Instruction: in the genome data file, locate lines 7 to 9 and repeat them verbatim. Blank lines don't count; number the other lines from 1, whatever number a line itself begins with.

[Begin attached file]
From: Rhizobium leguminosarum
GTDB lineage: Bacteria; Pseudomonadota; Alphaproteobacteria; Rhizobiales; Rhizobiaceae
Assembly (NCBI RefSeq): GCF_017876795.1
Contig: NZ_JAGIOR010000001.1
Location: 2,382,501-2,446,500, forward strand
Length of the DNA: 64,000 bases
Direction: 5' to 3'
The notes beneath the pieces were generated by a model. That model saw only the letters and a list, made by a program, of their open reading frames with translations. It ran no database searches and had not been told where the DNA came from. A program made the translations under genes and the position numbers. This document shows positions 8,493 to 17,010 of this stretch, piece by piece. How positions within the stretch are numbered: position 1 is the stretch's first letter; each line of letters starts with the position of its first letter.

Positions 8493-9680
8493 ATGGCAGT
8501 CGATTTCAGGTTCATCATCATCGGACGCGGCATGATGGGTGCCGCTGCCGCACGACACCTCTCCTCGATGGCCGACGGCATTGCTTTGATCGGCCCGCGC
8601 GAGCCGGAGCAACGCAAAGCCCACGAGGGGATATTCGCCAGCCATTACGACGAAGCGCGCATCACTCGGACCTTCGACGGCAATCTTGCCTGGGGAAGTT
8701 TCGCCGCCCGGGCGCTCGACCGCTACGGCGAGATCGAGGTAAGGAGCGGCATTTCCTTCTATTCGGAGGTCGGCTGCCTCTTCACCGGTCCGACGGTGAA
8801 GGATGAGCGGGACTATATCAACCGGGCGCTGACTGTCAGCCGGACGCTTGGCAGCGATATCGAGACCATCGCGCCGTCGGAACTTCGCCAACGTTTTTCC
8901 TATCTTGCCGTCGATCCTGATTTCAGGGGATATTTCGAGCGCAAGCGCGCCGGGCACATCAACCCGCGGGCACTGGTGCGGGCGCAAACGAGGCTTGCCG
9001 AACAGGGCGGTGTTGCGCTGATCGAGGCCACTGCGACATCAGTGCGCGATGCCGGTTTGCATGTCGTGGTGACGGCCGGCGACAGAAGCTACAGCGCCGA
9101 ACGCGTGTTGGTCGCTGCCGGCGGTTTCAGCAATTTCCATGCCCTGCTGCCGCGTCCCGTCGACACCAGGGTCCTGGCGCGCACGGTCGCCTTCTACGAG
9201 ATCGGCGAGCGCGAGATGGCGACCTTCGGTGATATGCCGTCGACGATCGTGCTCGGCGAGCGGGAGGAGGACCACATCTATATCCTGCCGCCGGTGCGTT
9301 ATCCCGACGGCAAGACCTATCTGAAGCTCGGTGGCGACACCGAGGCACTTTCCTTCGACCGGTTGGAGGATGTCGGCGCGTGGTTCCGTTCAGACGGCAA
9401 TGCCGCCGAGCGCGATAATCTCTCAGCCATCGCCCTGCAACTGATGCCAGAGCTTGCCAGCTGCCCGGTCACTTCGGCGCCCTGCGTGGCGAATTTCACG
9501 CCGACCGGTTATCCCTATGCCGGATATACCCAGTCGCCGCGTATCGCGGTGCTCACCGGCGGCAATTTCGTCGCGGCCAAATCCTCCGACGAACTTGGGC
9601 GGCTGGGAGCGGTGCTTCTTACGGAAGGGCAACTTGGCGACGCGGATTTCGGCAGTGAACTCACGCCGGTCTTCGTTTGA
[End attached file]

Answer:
Direction: 5' to 3'
The notes beneath the pieces were generated by a model. That model saw only the letters and a list, made by a program, of their open reading frames with translations. It ran no database searches and had not been told where the DNA came from. A program made the translations under genes and the position numbers. This document shows positions 8,493 to 17,010 of this stretch, piece by piece. How positions within the stretch are numbered: position 1 is the stretch's first letter; each line of letters starts with the position of its first letter.

Positions 8493-9680